The domain spacing of the lamellae were 25.9 nm, 25.0 nm, and 23.4 nm for PABT3, 2, and 1, respectively. Increasing central block lengths resulted in an increased spacing between lamellae. The SAXS profile of PTBA1 showed broader scattering peaks with fewer highly ordered peaks compared to the other two compositions, suggesting a broader distribution of lamellar thicknesses and/or interlamellar dimensions, and thus less ordered domains. Two hypotheses may account for the difference in self-assembled morphologies for PTBA triblock copolymers with various compositions. The less ordered phase separation of PTBA1 was possibly a consequence of a shorter central block. The central block length was insufficient to induce well-defined microphase separation. Secondly, the highly ordered lamellar packing possibly resulted from the fact that thymine[thin space (1/6-em)]:[thin space (1/6-em)]adenine molar ratios of PTBA2 and 3 were close to 2. In the second hypothesis, each thymine-functionalized block statistically paired with two adenine blocks, facilitating the aligning of alternating soft phase and hard phase lamellae. In the latter case, the phase separated morphology would not follow the general phase diagram of ABA triblock copolymers.23 Both inter-and intra-chain hydrogen bonding were presumably present according to the second hypothesis at a 2[thin space (1/6-em)]:[thin space (1/6-em)]1 thymine[thin space (1/6-em)]:[thin space (1/6-em)]adenine molar ratio. The inter-chain complexion also provided an explanation for enhanced mechanical performance compared to PABA and PTBT in Fig. 1, resulting from increased apparent chain lengths. However, elucidation of inter-and intra-chain hydrogen bonding in the solid state is challenging due to the complexity of polymer structure compared to low molar mass molecules. Preliminary atomic force microscopic (AFM) results did not reveal a well-defined surface morphology for copolymer films, differing from the observed lamellae bulk morphology in SAXS profiles. Tuning film casting conditions and applying transmission electron microscopy (TEM) will further elucidate the morphology of nucleobase-functionalized ABC triblock copolymers. Further investigations are underway to validate two hypotheses mentioned above and understand the details of self-assembly of ABC triblock copolymers with complementary external blocks.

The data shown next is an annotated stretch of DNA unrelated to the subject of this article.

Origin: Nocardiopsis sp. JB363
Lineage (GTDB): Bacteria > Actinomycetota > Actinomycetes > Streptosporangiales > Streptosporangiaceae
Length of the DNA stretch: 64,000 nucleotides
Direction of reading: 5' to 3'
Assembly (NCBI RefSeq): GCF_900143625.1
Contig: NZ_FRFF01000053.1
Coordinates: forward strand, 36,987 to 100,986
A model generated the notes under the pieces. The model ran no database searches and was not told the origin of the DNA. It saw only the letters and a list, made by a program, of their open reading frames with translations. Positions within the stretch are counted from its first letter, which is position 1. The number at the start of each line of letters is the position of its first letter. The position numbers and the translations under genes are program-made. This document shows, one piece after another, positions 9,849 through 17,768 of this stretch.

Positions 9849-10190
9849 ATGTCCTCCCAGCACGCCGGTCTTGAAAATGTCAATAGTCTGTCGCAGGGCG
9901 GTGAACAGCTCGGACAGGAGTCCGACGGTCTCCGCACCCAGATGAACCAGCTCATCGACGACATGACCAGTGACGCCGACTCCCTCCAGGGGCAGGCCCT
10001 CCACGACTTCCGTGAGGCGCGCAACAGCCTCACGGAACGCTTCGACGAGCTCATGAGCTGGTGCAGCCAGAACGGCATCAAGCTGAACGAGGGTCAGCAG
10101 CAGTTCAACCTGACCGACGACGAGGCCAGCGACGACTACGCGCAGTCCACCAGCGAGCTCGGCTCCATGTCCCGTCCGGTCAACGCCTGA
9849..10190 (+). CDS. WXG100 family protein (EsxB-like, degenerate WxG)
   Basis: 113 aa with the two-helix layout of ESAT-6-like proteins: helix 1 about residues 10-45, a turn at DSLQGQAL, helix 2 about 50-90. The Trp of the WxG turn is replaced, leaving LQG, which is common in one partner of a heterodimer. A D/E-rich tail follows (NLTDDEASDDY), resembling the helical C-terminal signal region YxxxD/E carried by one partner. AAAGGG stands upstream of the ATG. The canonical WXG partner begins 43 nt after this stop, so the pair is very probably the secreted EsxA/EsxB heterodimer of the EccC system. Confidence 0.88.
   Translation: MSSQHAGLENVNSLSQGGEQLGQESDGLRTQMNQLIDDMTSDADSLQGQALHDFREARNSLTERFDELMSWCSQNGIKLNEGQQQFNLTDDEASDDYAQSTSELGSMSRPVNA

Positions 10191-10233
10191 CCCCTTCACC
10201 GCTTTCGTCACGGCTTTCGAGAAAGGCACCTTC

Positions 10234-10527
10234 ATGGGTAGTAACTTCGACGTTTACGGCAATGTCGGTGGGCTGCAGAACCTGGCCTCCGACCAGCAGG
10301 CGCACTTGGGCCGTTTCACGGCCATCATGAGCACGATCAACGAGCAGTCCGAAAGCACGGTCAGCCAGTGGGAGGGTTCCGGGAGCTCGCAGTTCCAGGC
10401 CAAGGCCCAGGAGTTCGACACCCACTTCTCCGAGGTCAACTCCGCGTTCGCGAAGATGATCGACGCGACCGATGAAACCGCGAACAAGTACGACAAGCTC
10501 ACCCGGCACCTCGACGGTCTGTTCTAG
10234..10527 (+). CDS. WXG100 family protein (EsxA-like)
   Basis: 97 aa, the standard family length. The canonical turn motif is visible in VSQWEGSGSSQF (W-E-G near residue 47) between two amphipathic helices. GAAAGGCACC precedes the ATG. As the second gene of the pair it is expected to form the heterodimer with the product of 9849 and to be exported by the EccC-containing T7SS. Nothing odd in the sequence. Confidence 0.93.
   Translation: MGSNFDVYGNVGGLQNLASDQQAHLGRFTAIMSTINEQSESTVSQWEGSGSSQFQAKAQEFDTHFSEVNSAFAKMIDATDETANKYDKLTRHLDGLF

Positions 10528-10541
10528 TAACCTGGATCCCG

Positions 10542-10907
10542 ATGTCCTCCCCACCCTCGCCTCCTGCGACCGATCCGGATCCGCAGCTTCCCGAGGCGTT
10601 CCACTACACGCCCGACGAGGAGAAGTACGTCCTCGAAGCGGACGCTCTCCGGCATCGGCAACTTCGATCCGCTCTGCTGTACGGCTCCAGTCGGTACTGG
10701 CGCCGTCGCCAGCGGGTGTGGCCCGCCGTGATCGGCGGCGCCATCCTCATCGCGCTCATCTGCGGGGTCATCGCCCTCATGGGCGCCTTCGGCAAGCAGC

RAFT polymerization afforded novel self-complementary nucleobase-functionalized ABC triblock copolymers with fully acrylic backbones. Nucleobase units converted low Tg acrylics into mechanically robust polymeric films through steric restriction of segmental motion coupled with physical crosslinking. Hard–soft–hard triblock copolymers self-assembled into lamellar microphase-separated morphologies. The molecular recognition between two dissimilar hard blocks contributed to a single hard phase, and the complementary hydrogen bonding within the hard phase reinforced and facilitated the microphase-separated morphology of ABC triblock copolymers. Physical crosslinks within the hard phase broadened the plateau temperature window and improved the processability of block copolymers for potential TPE applications.

The authors acknowledge Henkel Corporation for financial support. This material is also partially based upon work supported by the National Science Foundation under Grant No. DMR-0923107.

Notes and references

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Electronic supplementary information (ESI) available. See DOI: 10.1039/c4cc03363a

This journal is © The Royal Society of Chemistry 2014